Both Australia and the USA have far worse problems of identity theft than Britain, precisely because of general reliance on a single reference source. Costs usually cited for of identity-related crime here include much fraud not susceptible to an ID system. Nominally 'secure', trusted, ID is more useful to the fraudster. The Home Office has not explained how it will stop registration by identity thieves in the personae of innocent others.

I don't think that there will be any positive impact on any of those areas, so you can remove me from your list of "ID card opponents" who believe so.
Hopefully as the costs and practicalities become more clear, and as the cards are gradually introduced, public support will strengthen and the anti-brigade will fade. This gradual introduction and lower cost is why ID cards should not become the Labour poll tax. Once people see the benefits and efficiencies ID cards bring both here and abroad, opposition should quickly fade.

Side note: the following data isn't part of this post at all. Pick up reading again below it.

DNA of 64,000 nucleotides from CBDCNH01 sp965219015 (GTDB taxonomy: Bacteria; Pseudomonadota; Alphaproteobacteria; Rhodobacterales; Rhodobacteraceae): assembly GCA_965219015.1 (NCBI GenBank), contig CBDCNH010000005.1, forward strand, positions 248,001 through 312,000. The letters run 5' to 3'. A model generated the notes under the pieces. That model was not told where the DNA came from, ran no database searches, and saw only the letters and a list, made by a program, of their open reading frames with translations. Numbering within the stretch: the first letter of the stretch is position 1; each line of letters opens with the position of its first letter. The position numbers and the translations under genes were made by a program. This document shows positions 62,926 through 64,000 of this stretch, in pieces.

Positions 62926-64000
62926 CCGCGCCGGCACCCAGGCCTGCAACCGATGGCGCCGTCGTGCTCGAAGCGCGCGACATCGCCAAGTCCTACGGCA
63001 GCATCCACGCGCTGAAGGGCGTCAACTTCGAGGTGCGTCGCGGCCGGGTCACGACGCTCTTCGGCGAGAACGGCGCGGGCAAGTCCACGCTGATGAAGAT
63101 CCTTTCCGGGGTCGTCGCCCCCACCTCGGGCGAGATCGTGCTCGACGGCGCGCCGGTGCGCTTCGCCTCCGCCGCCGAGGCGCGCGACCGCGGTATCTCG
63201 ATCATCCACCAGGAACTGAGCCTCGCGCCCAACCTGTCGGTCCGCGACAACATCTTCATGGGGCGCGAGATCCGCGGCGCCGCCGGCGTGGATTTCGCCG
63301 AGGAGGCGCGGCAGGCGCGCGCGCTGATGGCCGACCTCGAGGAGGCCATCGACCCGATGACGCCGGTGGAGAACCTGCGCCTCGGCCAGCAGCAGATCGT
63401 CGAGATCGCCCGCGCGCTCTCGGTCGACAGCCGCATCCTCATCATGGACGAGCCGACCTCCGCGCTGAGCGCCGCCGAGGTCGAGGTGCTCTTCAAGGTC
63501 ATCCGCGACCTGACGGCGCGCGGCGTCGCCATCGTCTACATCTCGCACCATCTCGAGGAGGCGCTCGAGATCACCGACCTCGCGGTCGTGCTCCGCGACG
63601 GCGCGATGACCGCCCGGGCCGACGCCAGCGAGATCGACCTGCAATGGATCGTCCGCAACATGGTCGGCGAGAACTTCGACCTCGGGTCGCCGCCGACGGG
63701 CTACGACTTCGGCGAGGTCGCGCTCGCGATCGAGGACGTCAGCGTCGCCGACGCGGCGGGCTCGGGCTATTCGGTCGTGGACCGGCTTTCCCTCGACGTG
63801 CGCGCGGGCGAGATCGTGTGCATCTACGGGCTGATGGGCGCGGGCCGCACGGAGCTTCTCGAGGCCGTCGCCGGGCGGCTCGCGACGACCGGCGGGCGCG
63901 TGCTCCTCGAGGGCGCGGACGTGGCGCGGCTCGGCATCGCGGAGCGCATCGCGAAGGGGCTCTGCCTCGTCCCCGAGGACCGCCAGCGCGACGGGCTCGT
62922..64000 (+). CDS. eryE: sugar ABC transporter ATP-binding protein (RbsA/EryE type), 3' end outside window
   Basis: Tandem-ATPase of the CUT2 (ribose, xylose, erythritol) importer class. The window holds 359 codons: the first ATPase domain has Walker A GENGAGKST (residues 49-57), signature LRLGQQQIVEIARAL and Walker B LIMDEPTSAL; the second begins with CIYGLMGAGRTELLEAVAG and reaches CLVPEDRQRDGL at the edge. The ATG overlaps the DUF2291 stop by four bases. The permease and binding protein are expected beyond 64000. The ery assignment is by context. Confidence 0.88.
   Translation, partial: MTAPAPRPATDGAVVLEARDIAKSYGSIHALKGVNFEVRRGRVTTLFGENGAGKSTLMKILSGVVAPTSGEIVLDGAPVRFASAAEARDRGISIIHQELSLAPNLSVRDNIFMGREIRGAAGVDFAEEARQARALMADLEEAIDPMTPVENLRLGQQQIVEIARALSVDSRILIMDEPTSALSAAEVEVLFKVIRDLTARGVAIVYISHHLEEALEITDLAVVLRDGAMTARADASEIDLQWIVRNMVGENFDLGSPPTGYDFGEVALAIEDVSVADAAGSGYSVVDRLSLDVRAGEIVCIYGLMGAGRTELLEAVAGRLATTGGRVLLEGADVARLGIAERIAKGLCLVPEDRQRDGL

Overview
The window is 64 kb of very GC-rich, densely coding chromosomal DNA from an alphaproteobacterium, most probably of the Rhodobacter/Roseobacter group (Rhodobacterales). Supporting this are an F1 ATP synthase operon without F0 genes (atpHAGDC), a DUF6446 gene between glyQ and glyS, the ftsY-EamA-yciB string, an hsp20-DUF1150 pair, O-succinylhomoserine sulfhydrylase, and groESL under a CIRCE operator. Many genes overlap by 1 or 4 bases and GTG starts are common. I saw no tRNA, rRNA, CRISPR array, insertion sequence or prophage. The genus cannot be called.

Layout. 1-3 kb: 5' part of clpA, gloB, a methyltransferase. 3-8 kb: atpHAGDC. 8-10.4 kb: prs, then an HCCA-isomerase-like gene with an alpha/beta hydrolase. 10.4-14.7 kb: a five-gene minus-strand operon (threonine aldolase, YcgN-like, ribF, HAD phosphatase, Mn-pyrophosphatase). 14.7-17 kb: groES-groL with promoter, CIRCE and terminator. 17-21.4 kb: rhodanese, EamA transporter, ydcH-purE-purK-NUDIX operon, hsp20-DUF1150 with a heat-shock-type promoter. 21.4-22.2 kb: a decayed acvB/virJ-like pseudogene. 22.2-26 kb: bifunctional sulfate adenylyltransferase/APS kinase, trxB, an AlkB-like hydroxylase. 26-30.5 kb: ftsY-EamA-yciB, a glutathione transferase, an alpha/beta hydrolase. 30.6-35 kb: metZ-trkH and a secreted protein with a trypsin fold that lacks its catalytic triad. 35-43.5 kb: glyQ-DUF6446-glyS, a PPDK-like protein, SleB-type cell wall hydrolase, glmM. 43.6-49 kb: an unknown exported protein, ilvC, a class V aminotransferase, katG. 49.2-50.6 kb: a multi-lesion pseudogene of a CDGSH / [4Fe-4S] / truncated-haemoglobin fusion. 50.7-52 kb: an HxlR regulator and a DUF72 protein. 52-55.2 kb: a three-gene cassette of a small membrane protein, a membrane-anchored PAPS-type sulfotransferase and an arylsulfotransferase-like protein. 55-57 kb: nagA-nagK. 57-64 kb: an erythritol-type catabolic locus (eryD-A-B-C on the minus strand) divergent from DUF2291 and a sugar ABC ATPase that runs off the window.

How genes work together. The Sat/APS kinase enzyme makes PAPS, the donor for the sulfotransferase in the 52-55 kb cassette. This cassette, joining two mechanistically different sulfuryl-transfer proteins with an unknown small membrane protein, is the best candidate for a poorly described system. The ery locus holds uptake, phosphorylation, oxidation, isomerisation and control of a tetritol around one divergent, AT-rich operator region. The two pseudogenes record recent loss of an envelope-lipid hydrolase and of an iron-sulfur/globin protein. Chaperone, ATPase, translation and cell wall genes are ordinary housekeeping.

Right, would someone deport this little shit to somewhere where he'd feel more at home, please? Like North Korea, or China.

There is a matter of principle here, far more than a matter of technology or cost, and that is what hideous, screaming shits such as Neil harding utterly fail to address. This rampant little turd's slavish devotion to the NuLabour fascist project would be alarming if he wasn't such an obviously ignorant little bastard.

Neil has, quite clearly, failed to make any single point for ID cards. He has taken the assumption that they are going to happen (Tony told him whilst Neil was sucking the Dear Leader's curly little pecker. Alledgedly) and tried to mitigate the massive arguments against. He has failed to prove his point, and succeeded only in showing his eagerness to suckle at the NuLabour teat. He is the worst kind of little, piggy tattletale, the kind who would happily dob his parents in for ThoughtCrime, if only it would earn him a pat on the head from his darling Toni.